There were repeated attempts to revive the old Roman Empire.

The eastern empire centred on Byzantium still existed, having withstood barbarian attacks. It secured peace with the Persian Empire on its eastern border and started expanding westwards.

In the first half of the sixth century Byzantine forces retook North Africa and then conquered most of Italy.

But the Byzantine empire would be driven back over the next century. The Lombards, a group who originated in northern Europe, invaded Italy and conquered all but the south of the peninsula.

Exhausted

Further wars with Persia left both empires exhausted. The rise of Islam in Saudi Arabia unleashed newly unified Arab armies that conquered Egypt, Palestine, and Syria as well as destroying the Persian empire.

The Arab forces would eventually conquer North Africa, Spain and Sicily. The Arabs took over the old Roman tax system, which gave them greater wealth and financial stability than their rivals (though frequent civil wars would prevent further expansion).

Byzantine power did partially recover, based on the Balkans, Greece and modern Turkey. But it could not hope to recover the western territories.

The old Mediterranean economy withered away as trade was disrupted.

Further west another new power was being born.

In the area between Paris and the Rhine a series of Frankish kings emerged. At different times these kings were able to use the relative wealth of that region to expand into modern France and Germany.

The process was disrupted by internal wars and dynastic changes, but in the second half of the eighth century one of these kings, Charlemagne (Charles the Great), established control over an empire including modern France, Belgium, Germany and Italy.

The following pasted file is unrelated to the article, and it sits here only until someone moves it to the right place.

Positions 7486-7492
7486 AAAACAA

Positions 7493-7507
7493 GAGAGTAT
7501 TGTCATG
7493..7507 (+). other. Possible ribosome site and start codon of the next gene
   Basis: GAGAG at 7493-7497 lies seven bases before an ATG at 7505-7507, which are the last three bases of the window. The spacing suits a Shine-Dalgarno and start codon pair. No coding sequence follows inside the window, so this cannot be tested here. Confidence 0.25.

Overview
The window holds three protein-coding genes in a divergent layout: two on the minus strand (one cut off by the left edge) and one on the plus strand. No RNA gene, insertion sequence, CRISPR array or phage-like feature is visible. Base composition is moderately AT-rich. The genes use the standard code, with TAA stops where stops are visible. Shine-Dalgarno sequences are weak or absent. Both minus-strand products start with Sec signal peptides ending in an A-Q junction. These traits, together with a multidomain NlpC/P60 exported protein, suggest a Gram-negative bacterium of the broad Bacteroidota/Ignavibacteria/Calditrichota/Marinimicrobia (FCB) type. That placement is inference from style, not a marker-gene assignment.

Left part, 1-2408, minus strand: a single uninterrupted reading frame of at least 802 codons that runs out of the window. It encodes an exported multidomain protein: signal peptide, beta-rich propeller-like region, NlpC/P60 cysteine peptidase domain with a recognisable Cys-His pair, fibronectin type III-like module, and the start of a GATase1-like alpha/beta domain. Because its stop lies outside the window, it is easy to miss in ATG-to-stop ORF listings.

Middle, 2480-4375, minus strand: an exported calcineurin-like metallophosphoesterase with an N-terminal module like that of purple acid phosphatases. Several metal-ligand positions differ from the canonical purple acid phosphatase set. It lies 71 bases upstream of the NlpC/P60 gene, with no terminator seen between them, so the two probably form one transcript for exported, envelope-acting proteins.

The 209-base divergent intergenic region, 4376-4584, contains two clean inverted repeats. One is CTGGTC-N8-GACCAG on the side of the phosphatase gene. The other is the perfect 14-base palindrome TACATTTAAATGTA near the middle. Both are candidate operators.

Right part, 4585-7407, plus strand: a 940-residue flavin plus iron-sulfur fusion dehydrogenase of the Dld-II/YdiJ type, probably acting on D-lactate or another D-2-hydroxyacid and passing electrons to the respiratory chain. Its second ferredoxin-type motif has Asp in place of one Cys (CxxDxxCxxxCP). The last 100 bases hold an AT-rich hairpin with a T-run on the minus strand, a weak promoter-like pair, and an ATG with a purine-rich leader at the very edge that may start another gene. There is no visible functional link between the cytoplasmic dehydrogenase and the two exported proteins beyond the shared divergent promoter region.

He was crowned as emperor in Rome by the Pope on Christmas Day in 800AD. In return the Pope was promoted as undisputed head of the church in Charlemagne’s realm. Until this point the bishop of Rome had been one leader of an increasingly divided Christian church.

Now the Roman Catholic church would dominate western Europe until the Reformation.

Charlemagne and his immediate heirs tried again to recreate what Rome had been. But centralised rule was impossible with such poor communications and with the economy and effective political control already broken down into local units.

The new empire took time to die – a century perhaps.

What emerged from it were much smaller units that gradually began to emerge in the Paris region. These would grow into the kingdom of France, various states in Germany (Saxony, Bavaria and so forth) and a myriad of city-states and duchies in Italy.

Permanent feature

War was of course a permanent feature of the whole period. As societies with weak state structures fought Charlemagne’s empire and its successor states, they began to copy the stronger state structure of their rivals.

In Central Europe, in Denmark and Anglo-Saxon England they drew on Charlemagne’s legacy. The rulers of what would become Russia and Bulgaria copied Byzantium, adopting its religion and alphabet.

Yet these kings relied on nobles to police their territories and to provide an army. These nobles had power of life and death over the peasantry.

By around 1000AD a qualitative change had occurred. Peasant labour was “unfree” – tied to a particular estate and having to provide a share of their crops or labour to the lord or the monastery that ruled them.

The contradiction between the slow emergence of states in Europe and localised (and militarised) power would take centuries to resolve but it was one of the factors in the demise of feudalism.

Few people had a concept of “Europe” in 1000AD.

For centuries more the Arabs would describe western Europeans as “Franks”. Religion was the dominant ideology and people identified themselves as being part of Christendom. The centuries that followed the collapse of Rome were the period of what we think of as the Middle Ages – with castles, knights, the Crusades and so on.

As Chris Wickham makes clear in this excellent book this era was the product of social and economic regression, war and the virtual enslavement of the mass of people.

It is, of course, unlikely that modern capitalist society would collapse through the same process of gradual changes and slow death.

It is far more likely to end with environmental disaster and war – or in successful revolution.

The Inheritance of Rome: A History of Europe from 400 to 1000 by Chris Wickham, is published in hardback by Allen Lane, £35, available from Bookmarks, phone 020 7637 1848 » www.bookmarksbookshop.co.uk


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Features
Tue 17 Mar 2009, 18:45 GMT
Issue No. 2143